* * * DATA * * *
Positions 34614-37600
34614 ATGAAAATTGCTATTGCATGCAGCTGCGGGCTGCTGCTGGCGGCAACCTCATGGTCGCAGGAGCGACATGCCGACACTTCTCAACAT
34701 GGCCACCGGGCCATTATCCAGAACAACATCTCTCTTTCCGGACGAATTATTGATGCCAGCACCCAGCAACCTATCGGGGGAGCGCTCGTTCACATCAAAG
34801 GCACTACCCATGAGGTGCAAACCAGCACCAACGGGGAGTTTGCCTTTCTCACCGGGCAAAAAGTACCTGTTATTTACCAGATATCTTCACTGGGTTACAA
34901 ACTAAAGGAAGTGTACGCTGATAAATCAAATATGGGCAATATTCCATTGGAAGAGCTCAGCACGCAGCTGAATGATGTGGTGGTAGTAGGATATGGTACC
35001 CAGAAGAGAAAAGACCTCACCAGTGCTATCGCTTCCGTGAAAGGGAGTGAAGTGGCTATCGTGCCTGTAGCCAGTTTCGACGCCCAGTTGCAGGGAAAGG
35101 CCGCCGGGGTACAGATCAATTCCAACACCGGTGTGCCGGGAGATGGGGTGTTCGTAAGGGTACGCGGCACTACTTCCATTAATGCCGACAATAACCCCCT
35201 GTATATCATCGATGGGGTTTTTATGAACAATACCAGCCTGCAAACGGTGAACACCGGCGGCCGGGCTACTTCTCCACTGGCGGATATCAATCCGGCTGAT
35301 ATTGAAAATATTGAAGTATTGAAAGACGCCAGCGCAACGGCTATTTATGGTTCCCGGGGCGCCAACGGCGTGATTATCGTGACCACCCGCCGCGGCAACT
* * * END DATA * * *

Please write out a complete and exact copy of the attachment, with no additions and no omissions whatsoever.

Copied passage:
Positions 34614-37600
34614 ATGAAAATTGCTATTGCATGCAGCTGCGGGCTGCTGCTGGCGGCAACCTCATGGTCGCAGGAGCGACATGCCGACACTTCTCAACAT
34701 GGCCACCGGGCCATTATCCAGAACAACATCTCTCTTTCCGGACGAATTATTGATGCCAGCACCCAGCAACCTATCGGGGGAGCGCTCGTTCACATCAAAG
34801 GCACTACCCATGAGGTGCAAACCAGCACCAACGGGGAGTTTGCCTTTCTCACCGGGCAAAAAGTACCTGTTATTTACCAGATATCTTCACTGGGTTACAA
34901 ACTAAAGGAAGTGTACGCTGATAAATCAAATATGGGCAATATTCCATTGGAAGAGCTCAGCACGCAGCTGAATGATGTGGTGGTAGTAGGATATGGTACC
35001 CAGAAGAGAAAAGACCTCACCAGTGCTATCGCTTCCGTGAAAGGGAGTGAAGTGGCTATCGTGCCTGTAGCCAGTTTCGACGCCCAGTTGCAGGGAAAGG
35101 CCGCCGGGGTACAGATCAATTCCAACACCGGTGTGCCGGGAGATGGGGTGTTCGTAAGGGTACGCGGCACTACTTCCATTAATGCCGACAATAACCCCCT
35201 GTATATCATCGATGGGGTTTTTATGAACAATACCAGCCTGCAAACGGTGAACACCGGCGGCCGGGCTACTTCTCCACTGGCGGATATCAATCCGGCTGAT
35301 ATTGAAAATATTGAAGTATTGAAAGACGCCAGCGCAACGGCTATTTATGGTTCCCGGGGCGCCAACGGCGTGATTATCGTGACCACCCGCCGCGGCAACT